Too Big to Fail: MetLife v. FSOC

"The disorderly failure of AIG would have put at risk...the entire global financial system."

Ben S. Bernanke, Speech at Morehouse College, April 14, 2009

Last week, a Federal District Court overturned the Financial Stability Oversight Council’s (FSOC) designation of MetLife—the nation’s largest insurer by assets—as a systemically important financial intermediary (SIFI). Until the Court unseals this decision, we won’t know why. If the ruling is based on narrow grounds that the FSOC can readily address, it will have little impact on long-run prospects for U.S. financial stability.

However, if the Court has materially raised the hurdle to SIFI designation—and if its ruling holds up on appeal—“too big to fail” nonbanks could again loom large in future financial crises, making them both more likely and more damaging.

In this post, we explain why the FSOC’s ability to designate SIFIs is so important for the stability of the financial system. We also argue that the broad case for designating a large, interconnected and leveraged entity like MetLife is anything but “arbitrary and capricious,” the standard that the law sets for the judicial review of an FSOC designation (Dodd Frank Act, Title 1, Sec. 112 (h)).

The FSOC was created by the Dodd-Frank Act “to identify risks to the financial stability of the United States that could arise from the material financial distress or failure, or ongoing activities of large interconnected, bank holding companies or nonbank financial companies” (Title I, Sec. 112 (a) (1) A). Designation of a nonbank as a SIFI—which subjects it to tighter regulatory requirements under the supervision of the Federal Reserve—is the FSOC’s most important authority. Aside from MetLife, the FSOC has designated three other nonbanks (AIG, GE Capital, and Prudential), including two insurers, as SIFIs since its creation in 2010.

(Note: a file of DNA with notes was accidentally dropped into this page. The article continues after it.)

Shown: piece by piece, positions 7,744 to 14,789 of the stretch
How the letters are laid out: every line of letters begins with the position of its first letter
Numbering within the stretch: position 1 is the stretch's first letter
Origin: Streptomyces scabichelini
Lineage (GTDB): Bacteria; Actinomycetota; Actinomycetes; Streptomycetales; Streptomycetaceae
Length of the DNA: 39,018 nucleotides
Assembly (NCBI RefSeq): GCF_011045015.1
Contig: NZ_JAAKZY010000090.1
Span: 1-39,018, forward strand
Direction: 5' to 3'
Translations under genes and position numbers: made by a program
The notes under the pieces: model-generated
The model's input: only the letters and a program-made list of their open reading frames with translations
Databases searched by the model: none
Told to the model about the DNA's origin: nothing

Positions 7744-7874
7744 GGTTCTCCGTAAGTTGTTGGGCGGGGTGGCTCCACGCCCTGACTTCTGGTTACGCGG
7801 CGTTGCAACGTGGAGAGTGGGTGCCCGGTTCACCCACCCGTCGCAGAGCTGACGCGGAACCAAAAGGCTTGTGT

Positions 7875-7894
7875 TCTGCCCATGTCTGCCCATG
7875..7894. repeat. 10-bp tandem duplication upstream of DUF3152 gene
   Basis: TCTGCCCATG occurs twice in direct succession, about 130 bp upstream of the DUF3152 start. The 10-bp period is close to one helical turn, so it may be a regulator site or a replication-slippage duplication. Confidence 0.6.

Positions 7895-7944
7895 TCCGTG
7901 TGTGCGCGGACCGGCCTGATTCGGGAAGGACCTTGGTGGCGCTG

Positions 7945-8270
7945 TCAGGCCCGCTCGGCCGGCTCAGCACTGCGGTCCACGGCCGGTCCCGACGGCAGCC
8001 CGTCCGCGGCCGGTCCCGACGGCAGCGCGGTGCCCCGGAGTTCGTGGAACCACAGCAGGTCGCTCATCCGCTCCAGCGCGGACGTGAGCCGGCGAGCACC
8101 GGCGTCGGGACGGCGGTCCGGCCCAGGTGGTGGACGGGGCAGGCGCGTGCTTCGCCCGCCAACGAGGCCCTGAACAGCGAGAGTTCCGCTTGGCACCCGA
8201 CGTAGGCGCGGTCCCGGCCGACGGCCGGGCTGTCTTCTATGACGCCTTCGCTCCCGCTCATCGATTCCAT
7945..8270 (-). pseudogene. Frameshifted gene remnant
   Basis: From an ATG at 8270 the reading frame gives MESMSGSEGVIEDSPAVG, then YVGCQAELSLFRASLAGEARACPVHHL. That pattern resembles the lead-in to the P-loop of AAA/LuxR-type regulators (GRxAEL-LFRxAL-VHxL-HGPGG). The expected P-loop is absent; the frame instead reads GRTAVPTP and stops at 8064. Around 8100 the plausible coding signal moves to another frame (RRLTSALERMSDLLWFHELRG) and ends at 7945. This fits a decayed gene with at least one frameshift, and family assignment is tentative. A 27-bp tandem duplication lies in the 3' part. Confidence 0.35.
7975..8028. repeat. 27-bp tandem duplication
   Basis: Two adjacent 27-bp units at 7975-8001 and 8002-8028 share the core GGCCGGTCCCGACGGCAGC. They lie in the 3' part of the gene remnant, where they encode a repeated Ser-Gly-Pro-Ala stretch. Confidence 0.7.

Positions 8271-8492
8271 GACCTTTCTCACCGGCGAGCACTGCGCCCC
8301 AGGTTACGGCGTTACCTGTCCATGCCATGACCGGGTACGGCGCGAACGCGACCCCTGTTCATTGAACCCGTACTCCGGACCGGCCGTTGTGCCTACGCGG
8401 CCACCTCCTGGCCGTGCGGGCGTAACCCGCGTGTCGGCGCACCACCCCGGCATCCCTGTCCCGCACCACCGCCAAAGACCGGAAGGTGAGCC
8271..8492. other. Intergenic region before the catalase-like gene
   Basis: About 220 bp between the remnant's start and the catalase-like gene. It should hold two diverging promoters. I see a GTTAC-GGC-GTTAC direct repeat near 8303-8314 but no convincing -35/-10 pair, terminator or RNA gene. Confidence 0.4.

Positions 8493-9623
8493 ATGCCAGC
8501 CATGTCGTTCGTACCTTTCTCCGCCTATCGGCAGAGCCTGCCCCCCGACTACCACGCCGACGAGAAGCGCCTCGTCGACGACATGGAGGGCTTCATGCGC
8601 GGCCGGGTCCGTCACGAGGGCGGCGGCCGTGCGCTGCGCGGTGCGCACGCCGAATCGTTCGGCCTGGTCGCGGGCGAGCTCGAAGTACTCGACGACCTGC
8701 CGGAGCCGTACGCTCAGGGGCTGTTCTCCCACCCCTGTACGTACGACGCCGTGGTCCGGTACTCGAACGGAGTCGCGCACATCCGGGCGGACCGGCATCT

Why is nonbank SIFI designation so important? The answer is that there are three key economic problems that, unless properly addressed, boost the probability of a devastating financial crisis in the future. The first is regulatory arbitrage—the ability of financial firms to circumvent regulation by shifting systemically risky financial activities to legal entities that face less stringent regulatory standards. The second is the potential for the largest, most complex intermediaries to conceal systemic risk-taking. And the third is the challenge of time consistency: unless large, interconnected intermediaries believe that their creditors will not be bailed out in a crisis, their shareholders and managers have incentive to take risks that put the financial system in jeopardy when a crisis strikes.

Consider each of these three problems in turn. First, the U.S. tendency to regulate by legal form, rather than economic function, promotes regulatory arbitrage. Shadow banking, for example, is the result of such arbitrage. Firms like money market mutual funds (MMMFs) offer bank-like services without being subject to bank regulation (such as capital requirements). As regulators raise capital and liquidity requirements on banks to make them more resilient, the incentive to shift systemic risk-taking out of banks and into less regulated legal entities rises. Such risk-shifting adds to financial fragility both directly—through the actions of nonbanks—and indirectly by making bank regulators too hesitant. If bank regulators are nonetheless resolute, over time, systemic risk will concentrate in large nonbanks, including insurers like MetLife. (See our earlier post for a more detailed discussion of regulation by function.)